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As a product marketer, a big part of my job is to bridge the gap between our product and marketing teams. This helps ensure that we're delivering best-in-class software solutions that brands can use to engage their customers. I have the privilege of working with many different marketers with a wide range of expertise - thus I am always looking for powerful marketing wisdom that we can apply in practice.

That's why I was very excited to have attended the Art of Marketing conference in Vancouver recently. The fantastic event featured some brilliant marketers and thought provoking presenters - and they all shared valuable insight that all marketers will find useful.

Here's a summary of 6 pieces of wisdom from the conference:

  1. Marketers should embrace the "weird" and lead their "tribes." (Click to tweet)

New York Times bestseller Seth Godin (@ThisIsSethsBlog) - author of Linchpin, Tribes, and Permission Marketing, among others - spoke first. Seth's main point is that weird people have taken over the world. "Weird" is now the new normal, according to Seth: Those who were once considered to be on the fringes have the power, as society values new ideas more than ever.

But being weird doesn't mean being a loner. Seth also said that humans are hardwired to belong to a tribe: we crave to be connected by a common leader, goal or ideal. The marketer's job is not to invent the tribe but rather to lead the tribe.

  1. To create great stories, marketers must make the customer the protagonist. (Click to tweet)

If you'd like to create a movement, then you need to create something people will remember, according to Art of Marketing speaker Nancy Duarte (@NancyDuarte).

Using several famous speeches in history as examples - including Steve Job's world-changing "iPhone Launch" presentation, Martin Luther King Jr.'s powerful "I Have A Dream" speech, Richard Feyman's "Gravity" lecture, and Evita Peron's famous "Balcony" speech - Nancy showed that great storytelling is about structuring it to maximize resonance with your audience.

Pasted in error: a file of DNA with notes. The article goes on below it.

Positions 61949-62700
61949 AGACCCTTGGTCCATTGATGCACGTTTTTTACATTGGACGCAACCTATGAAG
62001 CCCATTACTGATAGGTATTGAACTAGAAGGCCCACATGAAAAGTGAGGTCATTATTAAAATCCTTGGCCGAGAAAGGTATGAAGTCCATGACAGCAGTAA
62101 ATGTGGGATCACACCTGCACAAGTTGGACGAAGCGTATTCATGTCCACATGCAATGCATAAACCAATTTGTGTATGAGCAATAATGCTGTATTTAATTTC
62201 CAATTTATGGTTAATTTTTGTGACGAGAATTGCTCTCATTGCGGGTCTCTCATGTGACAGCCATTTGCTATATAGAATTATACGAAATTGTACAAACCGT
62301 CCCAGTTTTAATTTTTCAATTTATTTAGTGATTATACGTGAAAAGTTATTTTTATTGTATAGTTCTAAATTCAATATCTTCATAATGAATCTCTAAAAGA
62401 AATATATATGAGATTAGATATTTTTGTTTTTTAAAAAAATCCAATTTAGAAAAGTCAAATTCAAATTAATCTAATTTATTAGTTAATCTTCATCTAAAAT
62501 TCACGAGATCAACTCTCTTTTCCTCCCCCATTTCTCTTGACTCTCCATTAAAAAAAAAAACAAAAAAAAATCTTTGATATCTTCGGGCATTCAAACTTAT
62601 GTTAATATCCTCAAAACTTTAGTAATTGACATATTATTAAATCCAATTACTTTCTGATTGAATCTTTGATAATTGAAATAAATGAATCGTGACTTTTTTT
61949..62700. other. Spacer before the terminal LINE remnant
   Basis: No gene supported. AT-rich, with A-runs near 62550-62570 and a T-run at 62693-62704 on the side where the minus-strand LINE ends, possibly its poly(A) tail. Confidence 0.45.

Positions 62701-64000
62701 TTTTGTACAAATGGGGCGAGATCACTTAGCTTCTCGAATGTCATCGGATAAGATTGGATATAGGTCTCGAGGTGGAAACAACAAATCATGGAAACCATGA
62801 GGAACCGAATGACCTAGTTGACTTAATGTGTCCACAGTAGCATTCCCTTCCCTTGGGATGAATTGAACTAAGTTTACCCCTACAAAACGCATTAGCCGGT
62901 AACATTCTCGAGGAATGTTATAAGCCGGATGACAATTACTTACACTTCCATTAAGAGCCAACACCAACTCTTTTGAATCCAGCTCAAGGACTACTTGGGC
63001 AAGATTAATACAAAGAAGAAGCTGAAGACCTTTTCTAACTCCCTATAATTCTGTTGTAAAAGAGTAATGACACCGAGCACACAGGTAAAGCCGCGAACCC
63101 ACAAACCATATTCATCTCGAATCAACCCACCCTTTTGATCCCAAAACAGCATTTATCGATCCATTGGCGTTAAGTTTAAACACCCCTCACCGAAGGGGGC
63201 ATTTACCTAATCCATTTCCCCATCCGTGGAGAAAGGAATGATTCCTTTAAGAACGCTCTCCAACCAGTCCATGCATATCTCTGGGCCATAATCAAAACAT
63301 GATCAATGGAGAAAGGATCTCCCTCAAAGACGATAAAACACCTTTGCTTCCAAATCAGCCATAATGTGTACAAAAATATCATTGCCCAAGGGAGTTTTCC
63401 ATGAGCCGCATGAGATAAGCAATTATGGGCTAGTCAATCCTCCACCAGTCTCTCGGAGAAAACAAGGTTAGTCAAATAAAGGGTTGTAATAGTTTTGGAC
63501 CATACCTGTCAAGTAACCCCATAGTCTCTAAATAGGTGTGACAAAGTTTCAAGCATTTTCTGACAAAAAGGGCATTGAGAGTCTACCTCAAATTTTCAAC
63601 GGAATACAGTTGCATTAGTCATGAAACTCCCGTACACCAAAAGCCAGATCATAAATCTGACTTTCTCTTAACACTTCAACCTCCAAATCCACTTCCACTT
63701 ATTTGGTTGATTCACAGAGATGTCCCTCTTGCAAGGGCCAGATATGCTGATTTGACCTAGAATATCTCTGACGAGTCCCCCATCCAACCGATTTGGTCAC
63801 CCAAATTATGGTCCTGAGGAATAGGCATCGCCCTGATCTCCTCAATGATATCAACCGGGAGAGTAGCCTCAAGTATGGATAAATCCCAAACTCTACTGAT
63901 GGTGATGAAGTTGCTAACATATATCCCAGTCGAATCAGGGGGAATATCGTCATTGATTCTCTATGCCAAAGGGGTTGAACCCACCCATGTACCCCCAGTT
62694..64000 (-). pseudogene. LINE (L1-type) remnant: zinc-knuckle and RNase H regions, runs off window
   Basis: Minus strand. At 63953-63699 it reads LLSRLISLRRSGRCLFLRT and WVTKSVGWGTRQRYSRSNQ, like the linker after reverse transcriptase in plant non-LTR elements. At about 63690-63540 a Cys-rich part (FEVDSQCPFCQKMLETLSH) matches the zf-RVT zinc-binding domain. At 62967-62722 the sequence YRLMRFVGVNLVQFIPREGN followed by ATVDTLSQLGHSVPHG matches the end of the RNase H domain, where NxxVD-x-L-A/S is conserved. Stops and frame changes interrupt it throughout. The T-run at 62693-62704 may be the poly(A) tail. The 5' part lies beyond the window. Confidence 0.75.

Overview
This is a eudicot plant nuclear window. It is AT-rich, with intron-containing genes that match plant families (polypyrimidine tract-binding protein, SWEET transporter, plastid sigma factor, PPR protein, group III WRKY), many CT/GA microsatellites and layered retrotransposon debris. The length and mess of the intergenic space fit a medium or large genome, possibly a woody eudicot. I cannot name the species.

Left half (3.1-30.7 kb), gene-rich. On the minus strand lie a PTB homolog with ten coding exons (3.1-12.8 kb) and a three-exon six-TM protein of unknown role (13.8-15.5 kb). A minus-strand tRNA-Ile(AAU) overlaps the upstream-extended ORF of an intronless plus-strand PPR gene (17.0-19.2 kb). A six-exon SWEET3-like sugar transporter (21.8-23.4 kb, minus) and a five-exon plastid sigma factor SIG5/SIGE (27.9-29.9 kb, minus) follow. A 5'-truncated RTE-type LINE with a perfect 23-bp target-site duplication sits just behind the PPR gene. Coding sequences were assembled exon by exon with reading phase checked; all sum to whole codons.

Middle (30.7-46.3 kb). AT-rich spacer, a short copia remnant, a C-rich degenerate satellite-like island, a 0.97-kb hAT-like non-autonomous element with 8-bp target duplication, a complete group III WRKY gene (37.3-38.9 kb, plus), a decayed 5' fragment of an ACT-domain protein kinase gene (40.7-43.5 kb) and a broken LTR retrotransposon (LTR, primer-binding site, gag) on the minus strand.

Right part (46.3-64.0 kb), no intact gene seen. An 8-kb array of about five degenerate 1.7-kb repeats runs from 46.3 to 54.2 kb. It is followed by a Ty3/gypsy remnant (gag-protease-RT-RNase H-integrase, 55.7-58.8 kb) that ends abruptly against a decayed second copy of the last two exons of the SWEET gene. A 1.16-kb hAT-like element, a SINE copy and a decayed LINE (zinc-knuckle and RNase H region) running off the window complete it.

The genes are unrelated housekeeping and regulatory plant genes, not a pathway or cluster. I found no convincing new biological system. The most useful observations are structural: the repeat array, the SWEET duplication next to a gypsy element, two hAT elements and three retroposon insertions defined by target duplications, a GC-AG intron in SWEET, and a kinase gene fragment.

The speeches that Nancy used followed a similar structure: they are powerful because they treat their audience as the main character of the story.

Marketers should be telling stories that are memorable. And the way to do this is by putting the spotlight on the people we're trying to reach instead of putting the focus on our own offerings.

  1. Technology has removed technology from technology. (Click to tweet)

Marketing should create value and utility. That's the main message from Mitch Joel (@mitchjoel), author of Ctrl Alt Delete and Six Pixels of Separation. Mitch's provocative talk focused on creating a new brand narrative. To achieve this, marketers need to have "sex with data," according to Mitch, and combine linear data (information that is explicit: specific selections made by the customer) with circular data (information that is implicit: transactional or behavioral data that indicates customer preference) to enhance the customer experience (i.e. Amazon behavioral tracking to streamline the path to purchase).

Technology was also a huge topic in Mitch's speech. We're now living in a one-screen world - a world where the most important screen is the screen in front of you and where consumers expect a seamless experience across smartphones, tablets, TVs, and desktop devices. "Technology has removed technology from technology," Mitch concluded. CMOs need to become adept at IT and technology to remain ahead of the game.